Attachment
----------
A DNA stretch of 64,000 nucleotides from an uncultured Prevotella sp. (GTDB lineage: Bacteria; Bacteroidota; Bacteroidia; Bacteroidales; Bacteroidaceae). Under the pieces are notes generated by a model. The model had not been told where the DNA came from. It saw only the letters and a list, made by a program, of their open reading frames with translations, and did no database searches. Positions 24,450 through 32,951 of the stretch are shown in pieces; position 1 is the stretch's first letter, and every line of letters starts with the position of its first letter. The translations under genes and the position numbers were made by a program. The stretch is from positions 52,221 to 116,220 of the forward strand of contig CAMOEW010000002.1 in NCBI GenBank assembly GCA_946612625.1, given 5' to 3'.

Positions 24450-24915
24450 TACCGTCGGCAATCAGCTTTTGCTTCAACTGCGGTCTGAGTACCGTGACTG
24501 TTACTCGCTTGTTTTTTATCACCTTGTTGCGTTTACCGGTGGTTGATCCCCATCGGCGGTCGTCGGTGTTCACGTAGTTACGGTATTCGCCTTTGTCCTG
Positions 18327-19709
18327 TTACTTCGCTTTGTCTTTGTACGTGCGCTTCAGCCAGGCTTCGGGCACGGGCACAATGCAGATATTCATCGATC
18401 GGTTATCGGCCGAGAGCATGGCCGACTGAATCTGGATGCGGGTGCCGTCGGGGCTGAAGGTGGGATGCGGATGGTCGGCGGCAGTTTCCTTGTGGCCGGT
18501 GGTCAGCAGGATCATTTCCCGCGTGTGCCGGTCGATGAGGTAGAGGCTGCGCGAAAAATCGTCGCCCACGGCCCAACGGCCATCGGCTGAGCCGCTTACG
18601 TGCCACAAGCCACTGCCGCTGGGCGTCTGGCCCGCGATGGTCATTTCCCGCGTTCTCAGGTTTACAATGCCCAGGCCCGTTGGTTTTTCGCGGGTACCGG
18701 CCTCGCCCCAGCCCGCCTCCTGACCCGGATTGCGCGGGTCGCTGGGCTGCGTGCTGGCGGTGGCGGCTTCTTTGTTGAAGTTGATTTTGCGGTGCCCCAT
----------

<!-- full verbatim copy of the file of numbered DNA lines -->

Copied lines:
A DNA stretch of 64,000 nucleotides from an uncultured Prevotella sp. (GTDB lineage: Bacteria; Bacteroidota; Bacteroidia; Bacteroidales; Bacteroidaceae). Under the pieces are notes generated by a model. The model had not been told where the DNA came from. It saw only the letters and a list, made by a program, of their open reading frames with translations, and did no database searches. Positions 24,450 through 32,951 of the stretch are shown in pieces; position 1 is the stretch's first letter, and every line of letters starts with the position of its first letter. The translations under genes and the position numbers were made by a program. The stretch is from positions 52,221 to 116,220 of the forward strand of contig CAMOEW010000002.1 in NCBI GenBank assembly GCA_946612625.1, given 5' to 3'.

Positions 24450-24915
24450 TACCGTCGGCAATCAGCTTTTGCTTCAACTGCGGTCTGAGTACCGTGACTG
24501 TTACTCGCTTGTTTTTTATCACCTTGTTGCGTTTACCGGTGGTTGATCCCCATCGGCGGTCGTCGGTGTTCACGTAGTTACGGTATTCGCCTTTGTCCTG
Positions 18327-19709
18327 TTACTTCGCTTTGTCTTTGTACGTGCGCTTCAGCCAGGCTTCGGGCACGGGCACAATGCAGATATTCATCGATC
18401 GGTTATCGGCCGAGAGCATGGCCGACTGAATCTGGATGCGGGTGCCGTCGGGGCTGAAGGTGGGATGCGGATGGTCGGCGGCAGTTTCCTTGTGGCCGGT
18501 GGTCAGCAGGATCATTTCCCGCGTGTGCCGGTCGATGAGGTAGAGGCTGCGCGAAAAATCGTCGCCCACGGCCCAACGGCCATCGGCTGAGCCGCTTACG
18601 TGCCACAAGCCACTGCCGCTGGGCGTCTGGCCCGCGATGGTCATTTCCCGCGTTCTCAGGTTTACAATGCCCAGGCCCGTTGGTTTTTCGCGGGTACCGG
18701 CCTCGCCCCAGCCCGCCTCCTGACCCGGATTGCGCGGGTCGCTGGGCTGCGTGCTGGCGGTGGCGGCTTCTTTGTTGAAGTTGATTTTGCGGTGCCCCAT